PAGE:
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Brill A.,Immune Disease Institute | Brill A.,Harvard University | Yesilaltay A.,Massachusetts Institute of Technology | De Meyer S.F.,Immune Disease Institute | And 9 more authors.
Arteriosclerosis, Thrombosis, and Vascular Biology | Year: 2012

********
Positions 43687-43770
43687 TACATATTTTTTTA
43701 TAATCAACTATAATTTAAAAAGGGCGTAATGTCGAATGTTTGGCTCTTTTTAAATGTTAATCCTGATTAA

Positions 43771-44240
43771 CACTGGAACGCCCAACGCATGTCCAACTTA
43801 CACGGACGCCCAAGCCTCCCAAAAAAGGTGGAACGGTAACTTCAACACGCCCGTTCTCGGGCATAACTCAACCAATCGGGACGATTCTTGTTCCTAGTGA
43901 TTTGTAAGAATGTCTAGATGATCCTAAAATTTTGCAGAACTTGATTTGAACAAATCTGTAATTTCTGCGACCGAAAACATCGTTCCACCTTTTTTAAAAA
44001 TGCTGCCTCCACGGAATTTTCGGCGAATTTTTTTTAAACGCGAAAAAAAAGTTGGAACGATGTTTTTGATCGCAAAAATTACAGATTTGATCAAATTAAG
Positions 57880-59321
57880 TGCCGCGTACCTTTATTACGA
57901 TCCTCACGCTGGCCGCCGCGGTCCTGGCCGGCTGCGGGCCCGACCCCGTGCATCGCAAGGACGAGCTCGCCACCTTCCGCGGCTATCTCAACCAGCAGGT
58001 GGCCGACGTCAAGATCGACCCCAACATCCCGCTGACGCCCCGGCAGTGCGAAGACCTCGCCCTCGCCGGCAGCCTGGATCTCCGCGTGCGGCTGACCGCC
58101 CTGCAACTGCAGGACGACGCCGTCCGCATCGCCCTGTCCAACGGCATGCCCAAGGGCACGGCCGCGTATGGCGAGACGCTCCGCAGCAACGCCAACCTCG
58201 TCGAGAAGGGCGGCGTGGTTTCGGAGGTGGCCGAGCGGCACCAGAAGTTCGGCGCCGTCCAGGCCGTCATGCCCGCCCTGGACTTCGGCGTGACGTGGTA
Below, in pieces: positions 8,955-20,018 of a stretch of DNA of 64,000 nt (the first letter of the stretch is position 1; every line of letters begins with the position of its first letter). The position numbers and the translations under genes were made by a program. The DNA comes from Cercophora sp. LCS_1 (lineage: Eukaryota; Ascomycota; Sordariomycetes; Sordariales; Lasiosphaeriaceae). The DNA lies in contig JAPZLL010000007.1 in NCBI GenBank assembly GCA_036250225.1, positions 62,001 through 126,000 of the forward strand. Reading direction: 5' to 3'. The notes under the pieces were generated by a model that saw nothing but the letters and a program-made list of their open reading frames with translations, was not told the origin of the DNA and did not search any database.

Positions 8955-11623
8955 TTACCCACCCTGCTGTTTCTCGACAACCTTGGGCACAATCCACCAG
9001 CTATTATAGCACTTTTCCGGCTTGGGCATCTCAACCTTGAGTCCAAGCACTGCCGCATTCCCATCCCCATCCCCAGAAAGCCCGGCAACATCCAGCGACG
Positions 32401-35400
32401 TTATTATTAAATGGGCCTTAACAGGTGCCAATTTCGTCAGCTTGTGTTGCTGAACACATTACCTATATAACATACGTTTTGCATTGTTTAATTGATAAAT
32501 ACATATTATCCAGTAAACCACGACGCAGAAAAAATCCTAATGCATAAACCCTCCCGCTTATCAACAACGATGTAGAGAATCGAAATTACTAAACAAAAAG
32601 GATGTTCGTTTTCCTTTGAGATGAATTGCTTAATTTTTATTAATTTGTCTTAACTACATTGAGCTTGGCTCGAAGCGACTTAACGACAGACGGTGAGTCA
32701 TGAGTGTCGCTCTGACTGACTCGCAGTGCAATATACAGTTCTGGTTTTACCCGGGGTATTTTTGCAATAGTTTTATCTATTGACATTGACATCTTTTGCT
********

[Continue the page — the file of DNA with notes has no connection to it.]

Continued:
Objective-Deep vein thrombosis (DVT) and pulmonary embolism are frequent causes of morbidity and mortality. The goal of our study was to determine whether plasma high-density lipoprotein (HDL), which inversely correlates with the risk of cardiovascular events, affects DVT. Methods and Results-Using a murine DVT model of inferior vena cava stenosis, we demonstrated that deficiency of the HDL receptor, scavenger receptor class B type I (SR-BI), promotes venous thrombosis. As SR-BI mice have increased plasma cholesterol levels and abnormal HDL particles, we tested SR-BI mice with an SR-BI liver transgene that normalizes both parameters. These mice also exhibited increased susceptibility to DVT, indicating a protective role of extrahepatic SR-BI. Mice lacking the major HDL apolipoprotein apoA-I or endothelial nitric oxide synthase (eNOS) (a downstream target of endothelial SR-BI signaling) also had a prothrombotic phenotype. Intravenous infusion of human apoA-I, an HDL component and SR-BI ligend, prevented DVT in wild-type but not SR-BI or eNOS mice, suggesting that its effect is mediated by SR-BI and eNOS. Intravenous apoA-I infusion abolished histamine-induced platelet-endothelial interactions, which are important for DVT initiation. Conclusion-An apoA-I (HDL)-SR-BI-eNOS axis is highly protective in DVT and may provide new targets for prophylaxis and treatment of venous thrombosis. © 2012 American Heart Association, Inc.